- What is true? What can we agree is objective fact? What is significant enough to put faith into as being true?
- What is meaningful? How is this a story we can tell? How do we frame this truth as a narrative and map it out?
- What is useful? What do we need to function and prosper? How are these utilities related to our truth and meaning?
These are difficult and heavy questions, they require a lot of chewing time. But I believe any good action taken requires this initial framework. I have a particular set of skills, talents, and capabilities, but they are rather ineffective without understanding what is needed to help others right now.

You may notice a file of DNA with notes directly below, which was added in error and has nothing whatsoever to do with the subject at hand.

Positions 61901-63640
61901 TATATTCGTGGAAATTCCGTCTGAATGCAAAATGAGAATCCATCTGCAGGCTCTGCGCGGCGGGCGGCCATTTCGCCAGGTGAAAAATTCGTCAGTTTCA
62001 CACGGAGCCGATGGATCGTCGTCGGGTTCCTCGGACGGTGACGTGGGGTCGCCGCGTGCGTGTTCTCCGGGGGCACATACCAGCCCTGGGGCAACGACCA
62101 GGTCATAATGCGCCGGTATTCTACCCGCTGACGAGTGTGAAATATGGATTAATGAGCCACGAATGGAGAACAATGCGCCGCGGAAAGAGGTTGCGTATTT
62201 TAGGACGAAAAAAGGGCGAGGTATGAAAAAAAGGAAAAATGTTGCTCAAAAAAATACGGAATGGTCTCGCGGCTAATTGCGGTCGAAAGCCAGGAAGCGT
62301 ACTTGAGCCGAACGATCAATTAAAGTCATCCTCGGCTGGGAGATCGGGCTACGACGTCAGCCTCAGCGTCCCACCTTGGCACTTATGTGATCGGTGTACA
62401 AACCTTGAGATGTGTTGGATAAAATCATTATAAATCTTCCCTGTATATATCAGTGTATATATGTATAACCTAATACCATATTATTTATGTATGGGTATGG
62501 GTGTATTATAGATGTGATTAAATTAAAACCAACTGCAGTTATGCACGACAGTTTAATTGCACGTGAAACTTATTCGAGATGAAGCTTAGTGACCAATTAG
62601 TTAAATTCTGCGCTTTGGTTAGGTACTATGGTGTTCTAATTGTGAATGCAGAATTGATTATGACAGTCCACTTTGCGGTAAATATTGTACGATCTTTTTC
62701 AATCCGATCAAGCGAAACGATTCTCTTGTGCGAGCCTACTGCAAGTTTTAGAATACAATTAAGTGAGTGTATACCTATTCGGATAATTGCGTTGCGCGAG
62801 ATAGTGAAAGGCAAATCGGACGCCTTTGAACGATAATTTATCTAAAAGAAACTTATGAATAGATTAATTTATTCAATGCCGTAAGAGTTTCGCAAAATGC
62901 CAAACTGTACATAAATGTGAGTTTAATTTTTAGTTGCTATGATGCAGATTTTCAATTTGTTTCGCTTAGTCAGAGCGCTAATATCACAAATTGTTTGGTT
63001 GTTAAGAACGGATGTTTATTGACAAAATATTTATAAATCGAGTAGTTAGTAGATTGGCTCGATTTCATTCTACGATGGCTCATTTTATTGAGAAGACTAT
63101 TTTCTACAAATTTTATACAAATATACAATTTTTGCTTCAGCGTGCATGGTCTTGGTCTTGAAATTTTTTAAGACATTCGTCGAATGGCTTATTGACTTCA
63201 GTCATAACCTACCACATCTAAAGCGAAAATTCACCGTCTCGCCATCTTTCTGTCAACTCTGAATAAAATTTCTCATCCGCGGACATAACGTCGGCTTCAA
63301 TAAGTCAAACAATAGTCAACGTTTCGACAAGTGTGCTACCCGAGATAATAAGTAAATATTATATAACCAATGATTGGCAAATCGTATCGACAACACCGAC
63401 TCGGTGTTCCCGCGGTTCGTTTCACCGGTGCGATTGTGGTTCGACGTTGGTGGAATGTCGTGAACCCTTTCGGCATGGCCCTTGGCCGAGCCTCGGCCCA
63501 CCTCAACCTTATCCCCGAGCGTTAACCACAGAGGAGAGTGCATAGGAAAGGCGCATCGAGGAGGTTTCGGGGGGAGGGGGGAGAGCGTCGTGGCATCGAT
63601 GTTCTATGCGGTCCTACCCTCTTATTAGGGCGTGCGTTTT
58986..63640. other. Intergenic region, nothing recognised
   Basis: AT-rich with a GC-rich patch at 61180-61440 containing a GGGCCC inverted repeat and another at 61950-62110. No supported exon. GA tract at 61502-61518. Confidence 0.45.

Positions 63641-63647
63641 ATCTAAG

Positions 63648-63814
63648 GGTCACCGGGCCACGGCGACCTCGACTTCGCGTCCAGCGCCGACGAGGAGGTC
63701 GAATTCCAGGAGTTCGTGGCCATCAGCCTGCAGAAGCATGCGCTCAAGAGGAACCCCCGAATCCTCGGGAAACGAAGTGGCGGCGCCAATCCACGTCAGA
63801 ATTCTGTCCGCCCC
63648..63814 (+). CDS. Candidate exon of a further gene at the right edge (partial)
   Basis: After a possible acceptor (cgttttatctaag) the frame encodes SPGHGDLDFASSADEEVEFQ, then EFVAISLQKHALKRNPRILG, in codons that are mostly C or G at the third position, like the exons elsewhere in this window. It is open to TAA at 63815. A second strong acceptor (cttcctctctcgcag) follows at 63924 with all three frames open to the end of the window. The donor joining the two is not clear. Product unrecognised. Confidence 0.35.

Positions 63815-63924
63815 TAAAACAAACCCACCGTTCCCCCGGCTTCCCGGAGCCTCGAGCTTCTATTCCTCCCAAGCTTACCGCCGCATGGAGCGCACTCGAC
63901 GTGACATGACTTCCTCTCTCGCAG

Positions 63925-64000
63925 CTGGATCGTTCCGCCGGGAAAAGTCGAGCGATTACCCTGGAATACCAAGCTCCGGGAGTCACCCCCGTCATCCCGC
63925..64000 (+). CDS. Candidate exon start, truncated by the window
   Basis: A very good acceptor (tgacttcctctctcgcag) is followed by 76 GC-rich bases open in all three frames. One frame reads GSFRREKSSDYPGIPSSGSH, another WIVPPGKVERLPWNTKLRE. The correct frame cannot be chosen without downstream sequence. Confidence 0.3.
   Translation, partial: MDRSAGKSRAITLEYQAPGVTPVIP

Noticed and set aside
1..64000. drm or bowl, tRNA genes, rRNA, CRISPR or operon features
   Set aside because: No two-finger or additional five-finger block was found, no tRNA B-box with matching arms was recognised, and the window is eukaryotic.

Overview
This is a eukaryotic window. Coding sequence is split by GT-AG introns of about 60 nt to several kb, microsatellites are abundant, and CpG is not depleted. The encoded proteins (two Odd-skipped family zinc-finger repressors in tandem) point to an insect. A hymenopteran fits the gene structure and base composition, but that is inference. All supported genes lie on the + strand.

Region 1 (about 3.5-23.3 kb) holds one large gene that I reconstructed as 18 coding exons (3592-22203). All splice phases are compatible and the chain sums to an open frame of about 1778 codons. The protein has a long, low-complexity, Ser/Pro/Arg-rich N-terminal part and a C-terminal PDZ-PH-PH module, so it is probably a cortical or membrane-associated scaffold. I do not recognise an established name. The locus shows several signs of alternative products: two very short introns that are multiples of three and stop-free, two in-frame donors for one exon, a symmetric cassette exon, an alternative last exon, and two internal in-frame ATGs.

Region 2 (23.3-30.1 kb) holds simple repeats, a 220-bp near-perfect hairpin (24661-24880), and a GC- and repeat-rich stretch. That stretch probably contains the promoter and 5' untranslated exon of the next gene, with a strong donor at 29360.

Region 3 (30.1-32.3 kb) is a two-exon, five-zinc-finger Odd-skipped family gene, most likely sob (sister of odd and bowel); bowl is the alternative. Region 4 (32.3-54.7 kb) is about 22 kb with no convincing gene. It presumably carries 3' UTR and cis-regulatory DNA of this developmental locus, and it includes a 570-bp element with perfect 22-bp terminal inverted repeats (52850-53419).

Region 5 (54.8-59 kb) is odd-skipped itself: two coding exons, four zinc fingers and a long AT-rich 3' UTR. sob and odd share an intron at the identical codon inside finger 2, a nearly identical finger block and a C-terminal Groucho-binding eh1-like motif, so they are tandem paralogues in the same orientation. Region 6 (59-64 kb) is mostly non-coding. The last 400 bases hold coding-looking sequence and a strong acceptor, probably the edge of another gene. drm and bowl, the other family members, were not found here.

More importantly, I find it difficult to go back and do the work and utilize my capabilities I was doing without this re-evaluation. My original intention and goals seem frivolous without a new framework. I know my values are in the right place, because this post I wrote a few months ago resonates with me far more powerfully now.
A Postcard Idea
I’m learning how to be a good software developer so I can help create and maintain tools and infrastructure that will benefit the public good, but that requires a lot of time, and every second counts during situations like this. I think that’s why I’m having such difficulty figuring things out for myself–I need to walk the walk.
How can I help my local vulnerable population and local businesses? Or maybe more importantly, how do I help others help them? This Neighborhood Postcard is a fantastic idea, and I’m trying to figure out a way to scale the idea and digitize some sort of (safe) public database/matching service for people who need help and people who are able to help. But for now, just sharing the idea itself is good.